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Home Work life guide page Employer’s re-employment obligation

Employer’s re-employment obligation

Under the Employment Contracts Act, employers are obliged to re-employ employees under certain conditions. If an employee is dismissed for financial and/or production-related reasons or in connection with corporate restructuring proceedings, the employer is obliged to offer work to that employee if the employer needs new employees for the same or similar work within four months of the end of the employment relationship. If an employment relationship lasted at least 12 years before it ended, the employer’s re-employment obligation lasts six months.

If the company has laid off employees in addition to dismissing them, the new work should be offered to the laid-off employees first. The obligation to offer additional work to the company’s part-time employees also takes precedence over the re-employment obligation.

The re-employment obligation only applies to employees who were dismissed for the reasons given above and are still registered as jobseekers at the TE Office. The employee does not need to be an unemployed jobseeker; they are only required to seek work through the TE Office. If a jobseeker is in other employment, the employer is not obliged to wait until the jobseeker becomes available if the vacancy needs to be filled quickly. If an employee refuses an offer of work without an acceptable reason, it is not necessary to offer them similar work in the future. If several dismissed employees are seeking employment, the employer may decide whom to offer the work to first. Discriminatory criteria must not be used in such a situation.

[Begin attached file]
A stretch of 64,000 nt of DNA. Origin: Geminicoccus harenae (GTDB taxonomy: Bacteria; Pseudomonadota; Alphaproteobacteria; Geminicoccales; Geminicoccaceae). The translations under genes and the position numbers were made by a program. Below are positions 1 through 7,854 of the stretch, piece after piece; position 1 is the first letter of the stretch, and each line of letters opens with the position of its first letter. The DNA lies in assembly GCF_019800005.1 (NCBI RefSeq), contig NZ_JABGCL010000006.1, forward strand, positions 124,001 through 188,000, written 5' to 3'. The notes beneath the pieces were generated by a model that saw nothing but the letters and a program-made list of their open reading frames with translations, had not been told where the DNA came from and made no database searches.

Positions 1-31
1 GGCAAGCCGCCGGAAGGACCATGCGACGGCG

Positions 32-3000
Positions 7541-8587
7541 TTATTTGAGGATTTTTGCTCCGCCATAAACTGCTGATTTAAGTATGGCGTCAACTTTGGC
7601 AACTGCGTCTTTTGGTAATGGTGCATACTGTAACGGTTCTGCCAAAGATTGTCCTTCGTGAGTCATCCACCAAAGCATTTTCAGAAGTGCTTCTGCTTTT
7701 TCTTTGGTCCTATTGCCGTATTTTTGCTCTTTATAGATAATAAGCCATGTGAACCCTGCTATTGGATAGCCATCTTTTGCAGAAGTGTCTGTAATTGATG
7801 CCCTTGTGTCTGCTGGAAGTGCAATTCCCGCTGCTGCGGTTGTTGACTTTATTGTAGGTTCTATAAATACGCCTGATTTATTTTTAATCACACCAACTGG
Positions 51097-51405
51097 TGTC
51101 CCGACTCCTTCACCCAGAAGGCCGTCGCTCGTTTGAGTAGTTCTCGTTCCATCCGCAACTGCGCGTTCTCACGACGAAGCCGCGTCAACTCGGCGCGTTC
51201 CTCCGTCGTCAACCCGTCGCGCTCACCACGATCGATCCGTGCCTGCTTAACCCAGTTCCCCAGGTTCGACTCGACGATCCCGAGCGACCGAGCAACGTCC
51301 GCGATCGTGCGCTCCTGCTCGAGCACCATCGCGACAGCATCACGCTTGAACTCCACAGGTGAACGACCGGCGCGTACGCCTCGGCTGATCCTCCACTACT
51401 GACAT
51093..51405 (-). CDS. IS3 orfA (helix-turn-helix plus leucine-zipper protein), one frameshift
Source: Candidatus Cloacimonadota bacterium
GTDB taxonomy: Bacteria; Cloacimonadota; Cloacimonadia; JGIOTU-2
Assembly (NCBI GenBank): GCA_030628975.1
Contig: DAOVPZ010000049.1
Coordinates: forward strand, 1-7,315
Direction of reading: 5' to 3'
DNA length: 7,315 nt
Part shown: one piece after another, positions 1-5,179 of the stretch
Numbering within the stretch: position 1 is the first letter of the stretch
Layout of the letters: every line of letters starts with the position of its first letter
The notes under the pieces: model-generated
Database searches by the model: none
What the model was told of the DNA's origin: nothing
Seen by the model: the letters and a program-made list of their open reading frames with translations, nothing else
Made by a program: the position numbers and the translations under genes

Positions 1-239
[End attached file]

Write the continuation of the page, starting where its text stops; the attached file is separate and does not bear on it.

If the business is sold after an employee’s employment contract ends, the re-employment obligation also applies to the new owner. The new owner must ask the local TE Office whether a dismissed employee is a jobseeker.

The following are examples of situations in which there is no re-employment obligation:

  • The employment relationship ends on grounds related to the employee’s person
  • The employment relationship is cancelled
  • The employee resigns
  • A fixed-term employment relationship ends
  • The employment relationship is terminated due to the death or bankruptcy of the employer
  • A vacancy is filled by transferring an employee internally
  • The employer begins using an agency worker or subcontractor
  • An unpaid intern is used for the position

Re-employment marks the start of a new employment relationship, so a new employment contract must be signed. The terms and conditions must meet the minimum requirements of the law and collective agreements.

Education tips on the topic

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Termination on financial and production-related grounds and re-employment